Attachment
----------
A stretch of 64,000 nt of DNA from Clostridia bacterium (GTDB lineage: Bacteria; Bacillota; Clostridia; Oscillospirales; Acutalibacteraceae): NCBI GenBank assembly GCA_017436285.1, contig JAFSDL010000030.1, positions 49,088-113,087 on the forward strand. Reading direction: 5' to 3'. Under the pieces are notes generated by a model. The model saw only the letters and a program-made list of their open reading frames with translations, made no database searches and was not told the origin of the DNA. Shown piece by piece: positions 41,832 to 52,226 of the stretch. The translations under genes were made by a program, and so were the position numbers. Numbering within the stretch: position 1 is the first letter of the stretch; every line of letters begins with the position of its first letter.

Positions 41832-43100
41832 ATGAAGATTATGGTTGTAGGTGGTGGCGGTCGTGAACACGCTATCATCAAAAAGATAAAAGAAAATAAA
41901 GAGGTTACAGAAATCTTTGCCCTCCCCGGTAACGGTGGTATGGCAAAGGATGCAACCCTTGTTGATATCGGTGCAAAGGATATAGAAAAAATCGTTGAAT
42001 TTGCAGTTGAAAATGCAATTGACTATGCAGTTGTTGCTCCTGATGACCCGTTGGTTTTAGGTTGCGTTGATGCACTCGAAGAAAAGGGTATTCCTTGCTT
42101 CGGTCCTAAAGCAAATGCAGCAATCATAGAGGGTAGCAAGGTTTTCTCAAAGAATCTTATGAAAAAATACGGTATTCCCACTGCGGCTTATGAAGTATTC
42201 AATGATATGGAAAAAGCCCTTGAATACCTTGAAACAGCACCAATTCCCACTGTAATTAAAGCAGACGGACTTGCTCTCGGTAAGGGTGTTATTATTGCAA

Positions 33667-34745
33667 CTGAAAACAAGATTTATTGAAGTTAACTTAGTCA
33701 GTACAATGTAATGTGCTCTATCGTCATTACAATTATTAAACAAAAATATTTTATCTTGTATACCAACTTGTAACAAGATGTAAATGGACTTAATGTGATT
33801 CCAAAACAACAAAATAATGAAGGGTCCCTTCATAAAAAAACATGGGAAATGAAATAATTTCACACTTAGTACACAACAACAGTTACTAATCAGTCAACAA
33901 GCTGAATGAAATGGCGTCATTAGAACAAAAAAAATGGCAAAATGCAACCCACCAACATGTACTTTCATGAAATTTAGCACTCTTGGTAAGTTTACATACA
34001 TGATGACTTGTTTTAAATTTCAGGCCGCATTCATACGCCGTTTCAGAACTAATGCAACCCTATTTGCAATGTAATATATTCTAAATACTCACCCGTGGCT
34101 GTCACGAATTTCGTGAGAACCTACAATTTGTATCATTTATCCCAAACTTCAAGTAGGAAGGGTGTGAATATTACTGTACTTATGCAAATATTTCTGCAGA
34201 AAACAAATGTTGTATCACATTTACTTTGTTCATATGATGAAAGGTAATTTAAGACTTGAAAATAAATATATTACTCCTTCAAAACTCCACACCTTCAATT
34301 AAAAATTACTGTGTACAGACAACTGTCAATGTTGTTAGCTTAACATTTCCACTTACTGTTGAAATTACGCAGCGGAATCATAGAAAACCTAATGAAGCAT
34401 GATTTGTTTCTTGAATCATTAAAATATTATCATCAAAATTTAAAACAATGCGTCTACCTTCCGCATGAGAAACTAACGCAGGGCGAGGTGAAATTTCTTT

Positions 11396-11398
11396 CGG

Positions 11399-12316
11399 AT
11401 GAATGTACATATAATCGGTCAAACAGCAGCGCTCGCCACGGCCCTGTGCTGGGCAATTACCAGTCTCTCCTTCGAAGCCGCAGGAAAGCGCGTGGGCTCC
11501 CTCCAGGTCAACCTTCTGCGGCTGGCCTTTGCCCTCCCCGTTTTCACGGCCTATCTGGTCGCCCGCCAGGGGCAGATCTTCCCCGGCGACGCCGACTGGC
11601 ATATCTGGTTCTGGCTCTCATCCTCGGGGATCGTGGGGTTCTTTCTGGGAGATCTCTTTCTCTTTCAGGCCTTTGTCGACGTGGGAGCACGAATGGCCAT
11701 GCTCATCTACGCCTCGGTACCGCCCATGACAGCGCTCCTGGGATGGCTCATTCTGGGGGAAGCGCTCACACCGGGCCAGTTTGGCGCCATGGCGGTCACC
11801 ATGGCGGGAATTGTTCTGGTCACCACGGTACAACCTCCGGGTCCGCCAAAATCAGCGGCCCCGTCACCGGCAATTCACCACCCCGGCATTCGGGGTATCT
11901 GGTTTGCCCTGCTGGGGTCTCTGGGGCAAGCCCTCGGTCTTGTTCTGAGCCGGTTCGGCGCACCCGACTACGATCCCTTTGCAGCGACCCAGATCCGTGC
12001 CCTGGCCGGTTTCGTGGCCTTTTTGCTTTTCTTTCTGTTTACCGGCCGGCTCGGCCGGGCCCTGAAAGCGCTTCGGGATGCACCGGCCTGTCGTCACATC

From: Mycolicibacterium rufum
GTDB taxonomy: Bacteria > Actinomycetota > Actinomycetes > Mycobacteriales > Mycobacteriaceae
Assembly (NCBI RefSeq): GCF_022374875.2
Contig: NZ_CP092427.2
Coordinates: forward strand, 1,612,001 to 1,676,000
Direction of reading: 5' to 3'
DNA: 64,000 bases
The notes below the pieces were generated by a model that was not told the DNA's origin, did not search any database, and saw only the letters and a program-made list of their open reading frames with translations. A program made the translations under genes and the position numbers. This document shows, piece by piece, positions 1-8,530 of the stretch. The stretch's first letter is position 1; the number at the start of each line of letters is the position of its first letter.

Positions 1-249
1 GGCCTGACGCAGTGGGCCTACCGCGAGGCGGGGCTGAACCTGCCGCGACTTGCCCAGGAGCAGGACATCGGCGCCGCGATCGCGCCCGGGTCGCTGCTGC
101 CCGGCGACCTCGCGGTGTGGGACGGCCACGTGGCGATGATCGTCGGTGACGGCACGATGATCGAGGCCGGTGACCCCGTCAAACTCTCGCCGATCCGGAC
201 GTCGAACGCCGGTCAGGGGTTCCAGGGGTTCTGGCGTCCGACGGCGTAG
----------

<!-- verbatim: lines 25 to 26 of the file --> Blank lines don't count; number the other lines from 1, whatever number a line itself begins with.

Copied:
11701 GCTCATCTACGCCTCGGTACCGCCCATGACAGCGCTCCTGGGATGGCTCATTCTGGGGGAAGCGCTCACACCGGGCCAGTTTGGCGCCATGGCGGTCACC
11801 ATGGCGGGAATTGTTCTGGTCACCACGGTACAACCTCCGGGTCCGCCAAAATCAGCGGCCCCGTCACCGGCAATTCACCACCCCGGCATTCGGGGTATCT